Of droughts and flooding plains.

Sadly, one person has died in the NSW floods. Our hearts go out to the young man’s family.

The 25-year-old got trapped in his car at Glenorie, a place we know and love.

News reports say he was caught by suddenly rising flood waters on Cattai Ridge Road. We’re thinking of his family, both in Sydney and the far flung corner of the globe where his people hail from. We hope they can find consolation in their grief, that they will recover.

While we are very grateful that there has only been one fatality so far in the floods that have swept through NSW, even one death is too much.

We don’t know the circumstances of his death and will not make any assumptions. Early reports suggest the electrical system of his hired car failed, so we don’t want to suggest there was any error on his part.

Some parts of NSW are having a reprieve from the floods but more rain is expected, later today and on Friday. So it’s a moment to remind everyone to be extremely cautious. There have been many reports of waters rising incredibly rapidly, without warning, and many reports of people driving through floodwaters.

There are plenty of spots you can google to find out how to tackle that risky task. But stop. Now. Follow NSW Emergency Services advice which is: “Do not drive over water that is covering a road.” One reason is that the infrastructure below the road could easily slip and give way because of the pressure of the water. Another is that cars can lift surprisingly quickly and start to float – and then you have no control over where you will go.

For an explanation on why you shouldn’t drive through flood water, go to the NRMA’s article:

There are other losses besides life. Some people in NSW have suffered drought, bushfires, floods, Covid-19 restrictions, a mice plague, and then this – more floods. We salute you.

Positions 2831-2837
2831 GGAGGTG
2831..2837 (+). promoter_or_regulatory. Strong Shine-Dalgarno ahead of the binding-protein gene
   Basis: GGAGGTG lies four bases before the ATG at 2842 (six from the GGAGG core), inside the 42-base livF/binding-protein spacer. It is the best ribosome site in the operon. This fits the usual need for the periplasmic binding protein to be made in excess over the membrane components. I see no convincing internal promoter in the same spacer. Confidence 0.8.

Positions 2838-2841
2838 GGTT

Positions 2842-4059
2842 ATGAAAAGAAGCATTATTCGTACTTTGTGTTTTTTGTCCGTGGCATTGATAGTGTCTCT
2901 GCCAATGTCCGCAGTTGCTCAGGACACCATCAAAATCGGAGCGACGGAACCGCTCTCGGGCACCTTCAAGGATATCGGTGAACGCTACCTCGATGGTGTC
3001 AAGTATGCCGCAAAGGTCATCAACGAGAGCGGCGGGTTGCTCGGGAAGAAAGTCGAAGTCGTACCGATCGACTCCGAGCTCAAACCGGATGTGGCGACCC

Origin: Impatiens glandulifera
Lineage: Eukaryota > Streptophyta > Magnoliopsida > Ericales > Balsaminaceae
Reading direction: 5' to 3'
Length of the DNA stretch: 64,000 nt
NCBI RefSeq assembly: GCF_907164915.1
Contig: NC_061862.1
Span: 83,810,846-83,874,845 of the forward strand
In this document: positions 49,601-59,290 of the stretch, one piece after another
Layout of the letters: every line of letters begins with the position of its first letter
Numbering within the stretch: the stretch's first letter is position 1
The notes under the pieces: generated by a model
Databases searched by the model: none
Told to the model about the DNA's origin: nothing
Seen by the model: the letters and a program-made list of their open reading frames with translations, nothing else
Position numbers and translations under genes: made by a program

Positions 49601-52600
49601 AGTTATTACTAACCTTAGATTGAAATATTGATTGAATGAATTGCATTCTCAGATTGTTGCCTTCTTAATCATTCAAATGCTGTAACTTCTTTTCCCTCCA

One of the good things that came out of our terrible bushfires last year is Resilience NSW.

Its website says its purpose is to make sure:

  • People are prepared and empowered to manage risk and supported to recover from disasters.
  • Local communities are enabled to manage delivery with the right support, in a local context.
  • Critical infrastructure providers and industry collaborate to minimise the risk of disruption and quickly resume social and economic activity.
  • NSW Government acts in a joined-up way to build resilience, flex to crises and minimise risk.

For further information on this, go to:,from%20prevention%20through%20to%20recovery.

And if your sense of wellbeing is suffering because of the floods, or you are worried about how someone else is coping, please ring Lifeline on 13 11 14. Their website is at:

And speaking of Lifeline, for the story of John Brogden, an Australian who moved from being overwhelmed by grief to resilience, to to:

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